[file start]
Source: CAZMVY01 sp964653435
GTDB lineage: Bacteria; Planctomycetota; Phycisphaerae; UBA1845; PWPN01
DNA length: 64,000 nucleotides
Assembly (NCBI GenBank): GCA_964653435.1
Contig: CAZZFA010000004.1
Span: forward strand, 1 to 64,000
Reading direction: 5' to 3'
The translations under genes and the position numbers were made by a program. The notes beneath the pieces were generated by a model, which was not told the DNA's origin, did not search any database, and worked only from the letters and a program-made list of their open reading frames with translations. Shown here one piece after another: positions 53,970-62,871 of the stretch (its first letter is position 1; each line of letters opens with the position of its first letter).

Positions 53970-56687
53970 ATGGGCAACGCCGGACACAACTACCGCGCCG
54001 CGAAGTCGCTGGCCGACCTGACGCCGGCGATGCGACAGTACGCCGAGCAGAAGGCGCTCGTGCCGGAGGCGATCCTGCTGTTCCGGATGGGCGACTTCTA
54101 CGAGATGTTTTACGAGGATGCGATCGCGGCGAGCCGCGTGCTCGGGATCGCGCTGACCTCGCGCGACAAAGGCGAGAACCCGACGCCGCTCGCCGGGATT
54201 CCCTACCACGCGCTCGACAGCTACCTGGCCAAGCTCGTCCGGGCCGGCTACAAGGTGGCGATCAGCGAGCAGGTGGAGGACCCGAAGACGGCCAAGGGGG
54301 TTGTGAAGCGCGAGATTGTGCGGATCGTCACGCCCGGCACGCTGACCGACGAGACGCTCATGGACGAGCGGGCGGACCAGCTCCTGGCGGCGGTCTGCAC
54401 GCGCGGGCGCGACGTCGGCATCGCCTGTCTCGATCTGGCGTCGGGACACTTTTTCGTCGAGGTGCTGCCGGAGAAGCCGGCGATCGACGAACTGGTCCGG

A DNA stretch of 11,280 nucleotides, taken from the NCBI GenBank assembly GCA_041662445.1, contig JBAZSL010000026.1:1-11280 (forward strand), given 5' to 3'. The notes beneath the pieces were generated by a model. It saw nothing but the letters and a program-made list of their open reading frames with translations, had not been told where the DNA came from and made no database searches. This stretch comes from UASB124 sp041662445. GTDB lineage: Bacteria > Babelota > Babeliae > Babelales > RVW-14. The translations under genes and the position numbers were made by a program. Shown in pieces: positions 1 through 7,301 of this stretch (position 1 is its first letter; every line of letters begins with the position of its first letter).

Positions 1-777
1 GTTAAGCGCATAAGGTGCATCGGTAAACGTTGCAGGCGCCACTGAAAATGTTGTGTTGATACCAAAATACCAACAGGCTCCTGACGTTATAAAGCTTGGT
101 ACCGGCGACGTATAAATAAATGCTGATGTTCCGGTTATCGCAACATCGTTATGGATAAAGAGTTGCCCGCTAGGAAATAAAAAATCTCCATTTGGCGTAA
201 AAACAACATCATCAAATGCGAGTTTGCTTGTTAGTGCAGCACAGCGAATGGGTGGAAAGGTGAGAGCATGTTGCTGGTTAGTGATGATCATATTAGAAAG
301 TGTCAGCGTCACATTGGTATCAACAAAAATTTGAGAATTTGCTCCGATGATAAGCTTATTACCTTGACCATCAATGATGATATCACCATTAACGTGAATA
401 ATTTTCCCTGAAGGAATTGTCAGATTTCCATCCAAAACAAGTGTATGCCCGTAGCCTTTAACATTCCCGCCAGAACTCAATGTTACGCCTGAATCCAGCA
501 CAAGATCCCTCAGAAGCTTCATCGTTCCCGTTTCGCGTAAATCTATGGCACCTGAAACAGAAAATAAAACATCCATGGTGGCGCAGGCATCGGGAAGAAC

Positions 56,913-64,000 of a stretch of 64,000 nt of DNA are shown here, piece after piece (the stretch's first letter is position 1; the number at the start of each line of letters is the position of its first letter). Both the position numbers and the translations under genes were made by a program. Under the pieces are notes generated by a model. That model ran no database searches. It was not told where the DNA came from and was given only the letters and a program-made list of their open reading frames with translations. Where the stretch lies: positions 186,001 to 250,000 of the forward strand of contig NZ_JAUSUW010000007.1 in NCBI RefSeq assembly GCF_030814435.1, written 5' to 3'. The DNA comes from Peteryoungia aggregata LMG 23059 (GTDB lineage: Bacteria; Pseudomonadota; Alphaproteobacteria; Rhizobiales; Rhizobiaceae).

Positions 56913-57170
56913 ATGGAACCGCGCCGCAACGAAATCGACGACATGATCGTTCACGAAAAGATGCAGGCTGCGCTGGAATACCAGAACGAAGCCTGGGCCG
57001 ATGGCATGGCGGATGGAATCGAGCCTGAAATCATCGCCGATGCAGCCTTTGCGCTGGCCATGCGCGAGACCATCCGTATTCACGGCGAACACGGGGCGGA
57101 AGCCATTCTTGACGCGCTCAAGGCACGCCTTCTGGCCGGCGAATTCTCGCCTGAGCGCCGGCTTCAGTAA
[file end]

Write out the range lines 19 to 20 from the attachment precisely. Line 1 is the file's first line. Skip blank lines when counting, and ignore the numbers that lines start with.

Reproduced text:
101 ACCGGCGACGTATAAATAAATGCTGATGTTCCGGTTATCGCAACATCGTTATGGATAAAGAGTTGCCCGCTAGGAAATAAAAAATCTCCATTTGGCGTAA
201 AAACAACATCATCAAATGCGAGTTTGCTTGTTAGTGCAGCACAGCGAATGGGTGGAAAGGTGAGAGCATGTTGCTGGTTAGTGATGATCATATTAGAAAG